One of the things I like most about wine is that it's meant to be shared. Unlike beer which comes in "single serving" sized bottles and cans, wine comes in a big bottle that's the ideal accompaniment to any sit-down dinner amongst friends.
Kris and I brought this bottle of 2004 Butterfield Station Merlot over to our friend Alex's place for dinner the other night. This wine costs $8 at Total Wine in McLean, VA. (I know what you're thinking - wow, such generous guests... But we were also bringing dinner, and this was just a simple wine to drink while watching Survivor!)
This wine was very briefly our "house red". A year ago or so, Kris and I decided we should find both an inexpensive red and white wine with "middle of the road" taste that would make them easily pair with a wide variety of dishes, or at the very least just not "get in the way" of the flavors of the food. We would buy these by the case, and just always have them around the house to pop open when we wanted a simple wine with dinner but didn't want to spend too much money on it, or if we needed a second, or third bottle when we had company over and a higher quality wine was unnecessary at that point.
The Butterfield Station Merlot is a medium-bodied wine which contains 9% Shiraz, 5% Petite Verdot, and 3% Malbec. It is light ruby in color, lighter than I would expect given some of the "darker" grapes it has blended in. When we first opened it, I thought it had a grapey and somewhat astringent aroma - you could feel the alcohol tingling the inside of your nose. Upon tasting, Kris described it as "smooth and round", with hints of chocolate. She thought it was also tart, something like a sour cherry. Alex thought it was very fruity, especially at the back of his mouth. He said it didn't have a strong aftertaste, which Alex said was a good thing for him. He agreed with the chocolate. I tasted the chocolate and cherries, some dark fruit, maybe over-ripe raspberries. It had very soft tannins, and tasted a bit juicy. That astringency on the nose was kind of bothering me though. I let it sit for a while in the glass, and that seemed to help.
Overall, I don't think this wine is quite worth it for the money. I think Kris and Alex were more forgiving than I was, and would rank this wine as a bit of a better buy. I think this wine makes a really good first impression, which is how it ended up as our house wine for about 6 bottles. However, once you get to know it a bit you start picking up on its idiosyncrasies and annoying habits, and it loses a lot of its charm. So, this is a recommendation against it from me.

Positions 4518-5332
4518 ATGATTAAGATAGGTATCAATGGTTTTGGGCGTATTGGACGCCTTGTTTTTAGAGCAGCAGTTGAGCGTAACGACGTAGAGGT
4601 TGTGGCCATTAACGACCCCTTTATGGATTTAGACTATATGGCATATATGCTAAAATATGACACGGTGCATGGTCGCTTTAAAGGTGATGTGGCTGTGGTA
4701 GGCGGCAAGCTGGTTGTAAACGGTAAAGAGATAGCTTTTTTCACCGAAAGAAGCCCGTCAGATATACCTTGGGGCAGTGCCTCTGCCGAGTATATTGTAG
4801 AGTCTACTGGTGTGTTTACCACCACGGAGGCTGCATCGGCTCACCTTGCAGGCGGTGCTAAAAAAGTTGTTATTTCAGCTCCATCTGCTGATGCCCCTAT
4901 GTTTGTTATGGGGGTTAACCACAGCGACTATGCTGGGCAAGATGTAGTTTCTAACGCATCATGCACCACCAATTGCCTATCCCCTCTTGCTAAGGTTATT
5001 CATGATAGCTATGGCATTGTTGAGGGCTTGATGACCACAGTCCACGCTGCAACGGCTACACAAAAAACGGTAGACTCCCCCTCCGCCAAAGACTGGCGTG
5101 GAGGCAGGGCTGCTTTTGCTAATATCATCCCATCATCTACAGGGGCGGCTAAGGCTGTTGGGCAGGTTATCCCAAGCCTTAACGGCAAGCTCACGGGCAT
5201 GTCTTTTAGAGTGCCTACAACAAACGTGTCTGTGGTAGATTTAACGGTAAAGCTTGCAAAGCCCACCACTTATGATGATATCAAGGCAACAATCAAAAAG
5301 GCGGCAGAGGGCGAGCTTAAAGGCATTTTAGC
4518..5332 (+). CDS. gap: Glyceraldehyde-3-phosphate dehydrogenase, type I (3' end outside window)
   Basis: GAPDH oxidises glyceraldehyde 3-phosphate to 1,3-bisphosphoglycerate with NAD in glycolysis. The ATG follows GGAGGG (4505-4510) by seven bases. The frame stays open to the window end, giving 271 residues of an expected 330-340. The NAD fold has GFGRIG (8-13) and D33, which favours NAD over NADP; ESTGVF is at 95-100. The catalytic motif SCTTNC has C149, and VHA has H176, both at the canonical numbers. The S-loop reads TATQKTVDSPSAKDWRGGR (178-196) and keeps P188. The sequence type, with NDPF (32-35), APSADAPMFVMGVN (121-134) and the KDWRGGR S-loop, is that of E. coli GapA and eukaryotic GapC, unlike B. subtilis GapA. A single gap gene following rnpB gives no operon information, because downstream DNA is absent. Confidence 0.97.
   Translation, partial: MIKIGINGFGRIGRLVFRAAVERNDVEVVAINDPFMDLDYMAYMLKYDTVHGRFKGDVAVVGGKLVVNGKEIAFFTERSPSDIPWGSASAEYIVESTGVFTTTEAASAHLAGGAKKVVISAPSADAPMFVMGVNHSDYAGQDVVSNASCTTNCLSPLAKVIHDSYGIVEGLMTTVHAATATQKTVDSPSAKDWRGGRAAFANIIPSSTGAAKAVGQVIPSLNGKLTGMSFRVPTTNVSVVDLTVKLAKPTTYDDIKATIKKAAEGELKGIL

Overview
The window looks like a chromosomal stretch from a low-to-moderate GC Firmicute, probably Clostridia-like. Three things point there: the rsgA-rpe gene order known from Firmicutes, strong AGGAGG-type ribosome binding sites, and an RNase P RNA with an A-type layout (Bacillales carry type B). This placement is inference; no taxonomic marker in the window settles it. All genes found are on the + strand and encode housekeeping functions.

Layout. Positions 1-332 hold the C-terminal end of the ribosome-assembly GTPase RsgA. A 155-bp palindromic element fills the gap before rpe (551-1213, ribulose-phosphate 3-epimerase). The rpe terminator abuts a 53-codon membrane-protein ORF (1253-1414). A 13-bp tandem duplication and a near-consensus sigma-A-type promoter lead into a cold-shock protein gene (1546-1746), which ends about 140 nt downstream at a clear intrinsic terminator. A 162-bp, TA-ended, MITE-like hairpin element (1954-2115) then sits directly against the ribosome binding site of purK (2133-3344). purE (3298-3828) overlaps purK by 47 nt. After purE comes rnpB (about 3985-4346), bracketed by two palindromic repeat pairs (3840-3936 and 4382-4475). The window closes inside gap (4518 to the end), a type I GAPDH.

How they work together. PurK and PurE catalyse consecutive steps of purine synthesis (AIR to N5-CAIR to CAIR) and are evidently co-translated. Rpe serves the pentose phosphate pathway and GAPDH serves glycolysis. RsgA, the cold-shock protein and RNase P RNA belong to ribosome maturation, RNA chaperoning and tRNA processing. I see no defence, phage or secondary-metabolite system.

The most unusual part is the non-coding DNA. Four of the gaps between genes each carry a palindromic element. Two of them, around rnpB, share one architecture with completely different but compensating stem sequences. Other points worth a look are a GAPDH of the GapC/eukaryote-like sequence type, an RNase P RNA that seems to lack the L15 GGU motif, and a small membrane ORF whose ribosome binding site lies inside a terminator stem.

Instead, I'd recommend our *new* house red, the 2004 Carmen Merlot from the Rapel Valley of Chile. At only $6, this wine has an excellent quality-to-price ratio - especially when you buy it by the case and get the case discount! This could just represent the general trend of our palates moving away from super fruity wines towards a more fruit/earthy balance, but Kris and I really like to depth and added complexity that the Carmen Merlot brings. I'll write this one up separately the next time we pop open a bottle!
On a related note, I've somewhat recently become fascinated with the wines of Chile and Argentina, and I strongly recommend taking a chance and grabbing a bottle the next time you're at your local (or not-so-local if you're a Marylander) wine shop. I've found that the majority of these wines are of very high quality for the price, and typically have much more complexity to them than you'd expect in an inexpensive wine (not to say that they don't produce any top-knotch wines - they do). I'll write up some Chilean and Argentinian wine tips in a later post, but for now I'd look for Argentinian Malbecs and Chilean Carmenères (Carmenère is an old Bordeaux varietal, virtually extinct in its native France which has found its ideal home in Chile; although still widely grown elsewhere and typically used as a blending grape, Malbec has similarly found its ideal conditions in Argentina, where exciting Malbec varietal wines (i.e., 100% Malbec) are being produced).